Stocks dropped Monday after some companies' announcements supported fears that global growth is slowing. The Dow Jones Industrial Average (DJINDICES:^DJI) and the S&P 500 (SNPINDEX:^GSPC) were in negative territory for the entire session.
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Caterpillar sees higher costs, slowing demand in China
Caterpillar missed expectations for fourth-quarter profit and gave downbeat guidance for 2019, sending shares plummeting 9.1%. Revenue increased 11.2% to $14.34 billion, in line with expectations. Adjusted earnings per share grew 18.1% to $2.55, but fell well below the $2.99 analyst consensus.
Rising material costs, partly due to tariffs, and higher freight expense increased the company's manufacturing costs more than it had expected, said executives on the conference call. Although price increases covered the higher costs, Caterpillar had expected pricing gains to exceed cost inflation. Loan write-offs also hurt profit from the company's financing division.
Looking forward, Caterpillar forecast "a modest sales increase" in 2019, and said construction equipment sales in China would be flat. Guidance of adjusted EPS between $11.75 and $12.75, representing growth of 9% at the midpoint, was below what Wall Street had been thinking. But Caterpillar's executives also pointed out that the company's 25th year of dividend increases has recently landed it a spot on the Dividend Aristocrats list.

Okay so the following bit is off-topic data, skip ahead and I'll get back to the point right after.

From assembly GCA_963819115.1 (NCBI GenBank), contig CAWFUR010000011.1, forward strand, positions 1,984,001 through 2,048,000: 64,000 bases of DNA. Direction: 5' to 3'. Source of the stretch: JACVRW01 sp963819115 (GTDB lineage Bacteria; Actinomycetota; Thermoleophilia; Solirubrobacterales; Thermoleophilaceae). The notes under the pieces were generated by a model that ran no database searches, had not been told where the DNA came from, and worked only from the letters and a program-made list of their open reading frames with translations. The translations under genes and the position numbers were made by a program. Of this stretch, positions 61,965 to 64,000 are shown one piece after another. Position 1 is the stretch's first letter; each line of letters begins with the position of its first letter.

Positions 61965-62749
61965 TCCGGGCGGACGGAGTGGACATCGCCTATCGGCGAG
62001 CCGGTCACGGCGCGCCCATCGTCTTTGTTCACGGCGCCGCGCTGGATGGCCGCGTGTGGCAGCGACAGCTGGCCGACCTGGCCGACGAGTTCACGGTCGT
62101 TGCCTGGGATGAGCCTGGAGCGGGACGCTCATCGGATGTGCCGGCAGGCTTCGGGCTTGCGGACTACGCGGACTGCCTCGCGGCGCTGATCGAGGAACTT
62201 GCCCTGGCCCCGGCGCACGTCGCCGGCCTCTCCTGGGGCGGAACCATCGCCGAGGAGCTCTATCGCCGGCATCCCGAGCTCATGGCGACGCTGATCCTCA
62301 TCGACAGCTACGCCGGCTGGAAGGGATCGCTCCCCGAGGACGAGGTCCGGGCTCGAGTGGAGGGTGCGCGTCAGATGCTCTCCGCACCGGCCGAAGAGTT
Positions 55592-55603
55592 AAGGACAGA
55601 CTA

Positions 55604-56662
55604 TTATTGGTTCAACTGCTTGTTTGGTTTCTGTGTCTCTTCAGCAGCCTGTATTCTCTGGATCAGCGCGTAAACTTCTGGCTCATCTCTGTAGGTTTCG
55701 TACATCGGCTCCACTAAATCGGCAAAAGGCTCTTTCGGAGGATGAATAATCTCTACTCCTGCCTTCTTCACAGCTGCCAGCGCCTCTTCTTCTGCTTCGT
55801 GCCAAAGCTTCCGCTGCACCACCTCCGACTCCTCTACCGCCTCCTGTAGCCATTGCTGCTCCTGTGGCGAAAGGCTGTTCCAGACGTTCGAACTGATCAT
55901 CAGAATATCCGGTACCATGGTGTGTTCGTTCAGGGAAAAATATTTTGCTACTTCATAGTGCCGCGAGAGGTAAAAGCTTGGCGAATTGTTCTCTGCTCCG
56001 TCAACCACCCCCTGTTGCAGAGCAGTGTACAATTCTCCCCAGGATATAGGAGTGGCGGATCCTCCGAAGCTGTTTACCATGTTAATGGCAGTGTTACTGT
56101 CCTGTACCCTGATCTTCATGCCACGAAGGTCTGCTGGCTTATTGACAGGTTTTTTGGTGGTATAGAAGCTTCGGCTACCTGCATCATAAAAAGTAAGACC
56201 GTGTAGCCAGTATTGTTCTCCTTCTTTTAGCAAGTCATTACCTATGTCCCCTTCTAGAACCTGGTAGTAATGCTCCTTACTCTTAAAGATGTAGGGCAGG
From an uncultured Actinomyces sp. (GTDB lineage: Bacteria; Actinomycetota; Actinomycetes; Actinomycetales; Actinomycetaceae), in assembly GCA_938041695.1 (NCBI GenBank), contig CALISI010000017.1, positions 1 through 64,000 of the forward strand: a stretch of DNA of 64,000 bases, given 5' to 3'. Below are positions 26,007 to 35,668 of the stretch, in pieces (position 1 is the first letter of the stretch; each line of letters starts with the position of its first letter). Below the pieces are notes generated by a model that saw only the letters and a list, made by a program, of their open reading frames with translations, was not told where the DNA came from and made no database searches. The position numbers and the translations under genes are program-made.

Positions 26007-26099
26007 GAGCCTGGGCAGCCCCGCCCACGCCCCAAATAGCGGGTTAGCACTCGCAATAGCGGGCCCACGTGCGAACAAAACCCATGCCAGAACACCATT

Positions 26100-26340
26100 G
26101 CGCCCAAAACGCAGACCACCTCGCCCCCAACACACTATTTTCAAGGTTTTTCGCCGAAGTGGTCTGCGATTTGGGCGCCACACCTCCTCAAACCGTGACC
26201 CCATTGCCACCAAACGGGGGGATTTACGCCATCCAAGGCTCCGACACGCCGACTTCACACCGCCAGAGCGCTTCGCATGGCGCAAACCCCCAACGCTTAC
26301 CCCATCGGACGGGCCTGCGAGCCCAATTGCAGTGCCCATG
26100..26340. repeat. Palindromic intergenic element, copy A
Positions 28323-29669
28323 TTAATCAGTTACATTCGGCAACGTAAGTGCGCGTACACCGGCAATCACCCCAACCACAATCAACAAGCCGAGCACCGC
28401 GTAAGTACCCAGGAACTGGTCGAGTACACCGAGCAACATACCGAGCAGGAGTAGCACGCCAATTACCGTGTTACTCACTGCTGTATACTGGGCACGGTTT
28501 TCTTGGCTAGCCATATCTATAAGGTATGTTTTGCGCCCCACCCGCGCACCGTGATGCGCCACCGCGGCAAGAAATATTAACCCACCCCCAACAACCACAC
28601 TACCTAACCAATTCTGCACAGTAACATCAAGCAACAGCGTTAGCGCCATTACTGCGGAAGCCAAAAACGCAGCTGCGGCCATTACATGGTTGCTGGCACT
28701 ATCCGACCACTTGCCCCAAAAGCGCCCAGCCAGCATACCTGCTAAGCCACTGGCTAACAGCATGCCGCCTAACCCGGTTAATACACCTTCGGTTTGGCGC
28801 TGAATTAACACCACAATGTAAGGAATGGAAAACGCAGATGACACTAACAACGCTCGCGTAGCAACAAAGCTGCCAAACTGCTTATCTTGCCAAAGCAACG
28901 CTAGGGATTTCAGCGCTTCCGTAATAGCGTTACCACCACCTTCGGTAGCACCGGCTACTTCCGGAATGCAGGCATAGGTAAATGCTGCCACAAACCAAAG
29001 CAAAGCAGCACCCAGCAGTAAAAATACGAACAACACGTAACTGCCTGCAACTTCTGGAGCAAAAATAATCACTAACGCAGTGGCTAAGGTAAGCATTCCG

NVIDIA lowers guidance for Q4 chip sales
NVIDIA triggered a sell-off in semiconductor stocks and saw its own shares tumble 13.8% after the company slashed its guidance for fourth-quarter revenue by 18.5%, citing weaker-than-expected sales into gaming and data center markets.
The graphics chip maker lowered its Q4 revenue forecast from $2.7 billion to $2.2 billion and decreased its guidance for non-GAAP gross margin a whopping 6.5 percentage points to 56%. Besides the problem NVIDIA has from the collapse of the cryptocurrency market, the company cited "deteriorating macroeconomic conditions, particularly in China," as hurting gaming sales. Perhaps more surprising was it reporting a shortfall in the company's data center sales, saying that a number of expected big deals didn't close, as "customers shifted to a more cautious approach."
NVIDIA will give more information in its Feb. 14 earnings release, but investors were already nervous about 2019, so news of slowing demand after some other disappointing reports added credence to worries that the semiconductor industry could be hitting a speed bump.